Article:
Belgium to close airspace for 24 hours due to strike

No Flights To Or From Belgium Due To Strike On Wednesday

No Flights To Or From Belgium Due To Strike On Wednesday

Belgium's air traffic control authority said on Tuesday it was forced to close the country's airspace between Tuesday 10 p.m. CET (2100 UTC) and the same time on Wednesday.

The strike was called by Belgian trade unions in a dispute over wages.

Belgian airspace is at a crucial intersection between major airports in London, Amsterdam, Paris and Frankfurt and is among the busiest in Europe.

On Twitter Brussels Airport asked people not to travel to the airport.

According to information available on the website of Tallinn Airport, all Nordica departures to and from Brussels on Wednesday have been cancelled.

Above 8,000 meters (26,000 feet), a control center in the Dutch city of Maastricht controls aircraft flying over Belgian territory. However, worldwide trains like the Eurostar, Thalys and TGV services are unlikely to be disrupted. Some Eurostar trains to London were canceled due to maintenance.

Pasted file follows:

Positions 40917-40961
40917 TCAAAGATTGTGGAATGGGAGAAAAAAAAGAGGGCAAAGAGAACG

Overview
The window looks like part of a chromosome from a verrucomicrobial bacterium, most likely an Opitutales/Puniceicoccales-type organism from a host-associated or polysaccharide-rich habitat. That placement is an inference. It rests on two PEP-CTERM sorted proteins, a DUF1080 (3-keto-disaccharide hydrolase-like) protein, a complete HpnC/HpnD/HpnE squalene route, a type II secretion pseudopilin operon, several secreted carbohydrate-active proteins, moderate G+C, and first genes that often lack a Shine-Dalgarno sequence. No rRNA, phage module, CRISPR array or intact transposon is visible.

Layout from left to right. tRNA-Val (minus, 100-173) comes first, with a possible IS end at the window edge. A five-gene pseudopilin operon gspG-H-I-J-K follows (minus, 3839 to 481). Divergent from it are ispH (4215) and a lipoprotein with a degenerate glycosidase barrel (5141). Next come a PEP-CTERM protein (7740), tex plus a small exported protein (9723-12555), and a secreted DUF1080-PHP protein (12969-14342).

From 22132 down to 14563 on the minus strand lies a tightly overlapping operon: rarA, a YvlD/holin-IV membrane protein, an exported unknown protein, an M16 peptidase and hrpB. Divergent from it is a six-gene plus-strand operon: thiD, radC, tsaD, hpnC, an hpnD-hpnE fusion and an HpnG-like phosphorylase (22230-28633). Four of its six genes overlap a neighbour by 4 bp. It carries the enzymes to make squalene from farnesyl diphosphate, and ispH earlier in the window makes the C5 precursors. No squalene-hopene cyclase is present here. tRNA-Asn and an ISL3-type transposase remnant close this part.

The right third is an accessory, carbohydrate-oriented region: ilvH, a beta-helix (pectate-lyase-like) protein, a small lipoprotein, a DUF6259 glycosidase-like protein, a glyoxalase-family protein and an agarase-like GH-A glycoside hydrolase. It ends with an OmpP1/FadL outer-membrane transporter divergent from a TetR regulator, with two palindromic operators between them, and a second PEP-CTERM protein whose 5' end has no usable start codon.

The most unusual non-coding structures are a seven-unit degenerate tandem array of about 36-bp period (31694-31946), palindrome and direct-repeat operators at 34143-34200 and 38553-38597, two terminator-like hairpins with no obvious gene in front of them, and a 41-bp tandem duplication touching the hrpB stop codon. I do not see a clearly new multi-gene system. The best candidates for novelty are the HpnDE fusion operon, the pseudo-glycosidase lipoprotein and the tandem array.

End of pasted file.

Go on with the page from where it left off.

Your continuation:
The port of Antwerp will likely by impacted with losses of several million euros and the port of Ghent will be nearly entirely paralyzed, reports the Belgian newspaper Le Soir. Blockades stopped work at factories across Belgium.

In Brussels, the circulation of trams, buses and metros may be highly disturbed, warned the Brussels Intercommunal Transport Company (STIB) on Monday. The situation was the same in the rest of the country.

Unions are calling for higher wages, benefits and pensions, and better end-of-career conditions. Some see the strike as political action against the center-right federal government ahead of a parliamentary election.

Government, military and emergency flights will be allowed: Officials said.

Belgium's Central Council of the Economy, composed of worker, employer and consumer representatives, has advised that the maximum pay hike for 2019 and 2020 should be 0.8 percent.